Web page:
Of course, the idea behind the UBI concept revolves around giving citizens a “bare minimum” amount of money each month without asking for anything in return, with the main hope being that if we as a society enable the average individual to stop worrying about meeting basic necessities, we empower people and encourage them to channel energies toward more and more positive rather than strictly subsistence-oriented activities.
Again: the main idea revolves around not just a “one-off” check being sent to everyone but rather about making this habit a permanent policy choice. We are most definitely not there yet but at this point in time, pretty much any reasonable market observer can notice a pattern. For example, here is the US one: lowering interest rates to 1% to combat the effects of the Dot-Com Bubble bursting, lowering interest rates to zero and injecting as much as $85 billion per month into the financial sector to combat the effects of the Great Recession and at this point, lowering interest rates to zero and injecting liquidity in the financial sector as well as “real” economy to combat the effects of the 2020 pandemic.
In the European Union and Japan, interest rates even went negative after the Great Recession but despite country-to-country differences in terms of manifestation, the overall trend should be crystal-clear: with each economic calamity, the market demands an ever-increasing “dose” of stimulus and therefore, a more than compelling case could be made that it is only a matter of time until UBI-like measures become the norm.
It remains to be seen what the implications will be as far as China is concerned.
On the one hand, it can choose to join the proverbial party of countries out-bidding one another in terms of aggressive policy choices in light of the fact that there is ample “everyone is doing it” as well as “we didn’t start it” justification to go around. On the other hand, it can also attempt to brand itself as the lesser of all evils, not necessarily by implementing hawkish policies (it is very unlikely that countries would risk embarking on such a contrarian journey) but rather by attempting to always be one step behind in terms of aggressiveness.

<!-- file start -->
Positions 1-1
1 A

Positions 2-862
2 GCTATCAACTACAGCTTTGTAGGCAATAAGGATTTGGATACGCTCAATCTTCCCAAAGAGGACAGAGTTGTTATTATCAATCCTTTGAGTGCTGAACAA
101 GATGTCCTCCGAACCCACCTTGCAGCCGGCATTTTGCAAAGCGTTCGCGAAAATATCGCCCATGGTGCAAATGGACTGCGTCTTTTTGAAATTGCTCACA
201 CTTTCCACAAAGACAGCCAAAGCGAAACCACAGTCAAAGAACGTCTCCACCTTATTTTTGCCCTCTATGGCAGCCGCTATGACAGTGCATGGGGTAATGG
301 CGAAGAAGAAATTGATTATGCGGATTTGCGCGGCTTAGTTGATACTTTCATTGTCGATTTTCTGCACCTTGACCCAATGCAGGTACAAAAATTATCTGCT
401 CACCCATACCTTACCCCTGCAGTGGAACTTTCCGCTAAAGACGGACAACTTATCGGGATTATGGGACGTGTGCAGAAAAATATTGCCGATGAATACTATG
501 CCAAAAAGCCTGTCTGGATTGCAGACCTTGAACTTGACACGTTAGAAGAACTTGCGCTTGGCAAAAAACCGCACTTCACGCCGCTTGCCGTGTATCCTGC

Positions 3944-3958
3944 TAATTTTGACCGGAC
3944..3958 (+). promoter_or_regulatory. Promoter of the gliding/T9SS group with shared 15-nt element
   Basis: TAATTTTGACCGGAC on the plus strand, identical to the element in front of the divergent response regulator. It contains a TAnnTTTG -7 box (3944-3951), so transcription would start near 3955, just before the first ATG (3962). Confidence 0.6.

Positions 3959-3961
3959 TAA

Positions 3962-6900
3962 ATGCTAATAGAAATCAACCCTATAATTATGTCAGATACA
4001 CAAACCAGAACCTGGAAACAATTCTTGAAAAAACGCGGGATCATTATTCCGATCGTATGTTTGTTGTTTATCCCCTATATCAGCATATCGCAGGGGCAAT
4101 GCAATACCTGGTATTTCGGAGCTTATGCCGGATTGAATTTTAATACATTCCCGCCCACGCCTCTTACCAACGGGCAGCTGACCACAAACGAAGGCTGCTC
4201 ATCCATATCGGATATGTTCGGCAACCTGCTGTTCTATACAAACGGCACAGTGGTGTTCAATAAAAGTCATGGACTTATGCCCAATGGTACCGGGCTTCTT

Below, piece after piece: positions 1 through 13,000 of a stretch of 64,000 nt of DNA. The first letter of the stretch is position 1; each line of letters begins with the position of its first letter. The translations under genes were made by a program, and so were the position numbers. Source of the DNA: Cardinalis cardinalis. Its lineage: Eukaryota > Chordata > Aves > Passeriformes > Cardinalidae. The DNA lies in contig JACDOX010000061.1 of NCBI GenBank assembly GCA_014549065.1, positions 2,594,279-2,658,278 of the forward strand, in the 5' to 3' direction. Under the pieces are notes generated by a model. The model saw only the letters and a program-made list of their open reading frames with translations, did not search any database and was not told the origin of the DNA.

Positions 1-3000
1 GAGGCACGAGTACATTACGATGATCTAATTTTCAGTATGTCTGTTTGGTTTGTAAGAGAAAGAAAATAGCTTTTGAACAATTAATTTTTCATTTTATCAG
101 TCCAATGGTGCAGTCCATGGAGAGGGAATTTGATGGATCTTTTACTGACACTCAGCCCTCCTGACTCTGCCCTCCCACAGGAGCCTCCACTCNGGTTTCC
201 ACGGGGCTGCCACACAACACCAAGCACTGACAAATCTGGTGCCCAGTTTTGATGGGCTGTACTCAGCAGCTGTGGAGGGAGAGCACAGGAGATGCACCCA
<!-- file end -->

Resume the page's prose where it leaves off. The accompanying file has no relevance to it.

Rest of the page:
Needless to say, we are living in unprecedented times. Had an economist even suggested the idea that an UBI-like measure would be implemented by the right-leaning Donald Trump Republican administration, the person in question would have risked nothing short of public ridicule. Yet here we are in 2020, with the unprecedented being essentially embraced as status quo and fear determining everyone from Keynesians to libertarians to look toward the authorities for salvation. To put it differently, measures consistent with the Bernie Sanders or AOC manner of seeing things a couple of years ago are considered mainstream in the Republican camp and for this reason only if nothing else, perhaps the most common sense conclusion would be this: in 2020 and beyond, it might not be the worst idea in the world to expect the unexpected and hedge accordingly, as complex as the endeavor may seem. Of course and as always, the ChinaFund.com team is here to help with just that.